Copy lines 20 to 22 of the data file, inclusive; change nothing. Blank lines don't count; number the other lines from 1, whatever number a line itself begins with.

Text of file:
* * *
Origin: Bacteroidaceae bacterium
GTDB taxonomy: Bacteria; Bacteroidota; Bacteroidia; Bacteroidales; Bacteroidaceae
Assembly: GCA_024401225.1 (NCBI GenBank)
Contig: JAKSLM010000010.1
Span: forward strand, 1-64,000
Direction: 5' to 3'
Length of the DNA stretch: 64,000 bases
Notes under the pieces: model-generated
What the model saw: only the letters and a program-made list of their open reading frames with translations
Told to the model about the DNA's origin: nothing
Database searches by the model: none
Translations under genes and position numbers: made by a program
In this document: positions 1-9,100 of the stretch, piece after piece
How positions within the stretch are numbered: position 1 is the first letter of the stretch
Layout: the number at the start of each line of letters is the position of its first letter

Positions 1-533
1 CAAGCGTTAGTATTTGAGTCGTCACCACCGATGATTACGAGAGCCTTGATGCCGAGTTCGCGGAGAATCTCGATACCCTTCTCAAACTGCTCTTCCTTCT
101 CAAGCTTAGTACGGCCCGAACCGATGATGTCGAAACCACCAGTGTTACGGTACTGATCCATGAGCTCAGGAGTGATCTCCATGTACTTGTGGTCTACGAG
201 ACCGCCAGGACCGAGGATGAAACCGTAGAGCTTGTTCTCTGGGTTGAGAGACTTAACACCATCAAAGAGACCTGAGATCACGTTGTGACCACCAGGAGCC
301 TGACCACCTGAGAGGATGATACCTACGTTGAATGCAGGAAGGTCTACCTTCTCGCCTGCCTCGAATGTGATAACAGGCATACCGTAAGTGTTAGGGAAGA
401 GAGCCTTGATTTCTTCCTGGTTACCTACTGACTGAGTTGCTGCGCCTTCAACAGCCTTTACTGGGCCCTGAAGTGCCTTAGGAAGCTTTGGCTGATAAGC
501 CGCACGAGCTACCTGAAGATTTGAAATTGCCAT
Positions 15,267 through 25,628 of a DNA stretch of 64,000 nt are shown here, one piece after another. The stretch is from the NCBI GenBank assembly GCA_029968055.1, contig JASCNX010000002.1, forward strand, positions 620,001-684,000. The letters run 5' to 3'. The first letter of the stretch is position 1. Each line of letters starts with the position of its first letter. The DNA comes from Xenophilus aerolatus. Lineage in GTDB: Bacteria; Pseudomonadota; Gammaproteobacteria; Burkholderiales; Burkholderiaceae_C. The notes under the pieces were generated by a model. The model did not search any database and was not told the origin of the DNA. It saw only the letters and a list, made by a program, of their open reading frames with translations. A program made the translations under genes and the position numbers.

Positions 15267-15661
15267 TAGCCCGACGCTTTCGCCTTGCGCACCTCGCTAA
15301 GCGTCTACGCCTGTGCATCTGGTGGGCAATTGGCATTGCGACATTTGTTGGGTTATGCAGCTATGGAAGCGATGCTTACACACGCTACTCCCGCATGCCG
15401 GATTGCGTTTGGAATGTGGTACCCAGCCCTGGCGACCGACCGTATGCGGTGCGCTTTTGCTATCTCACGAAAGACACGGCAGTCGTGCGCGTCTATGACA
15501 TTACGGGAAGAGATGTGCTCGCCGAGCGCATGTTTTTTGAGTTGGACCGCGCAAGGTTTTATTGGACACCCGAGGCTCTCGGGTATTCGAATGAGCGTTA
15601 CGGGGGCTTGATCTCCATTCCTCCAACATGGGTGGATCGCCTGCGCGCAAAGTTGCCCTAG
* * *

301 TGACCACCTGAGAGGATGATACCTACGTTGAATGCAGGAAGGTCTACCTTCTCGCCTGCCTCGAATGTGATAACAGGCATACCGTAAGTGTTAGGGAAGA
401 GAGCCTTGATTTCTTCCTGGTTACCTACTGACTGAGTTGCTGCGCCTTCAACAGCCTTTACTGGGCCCTGAAGTGCCTTAGGAAGCTTTGGCTGATAAGC
501 CGCACGAGCTACCTGAAGATTTGAAATTGCCAT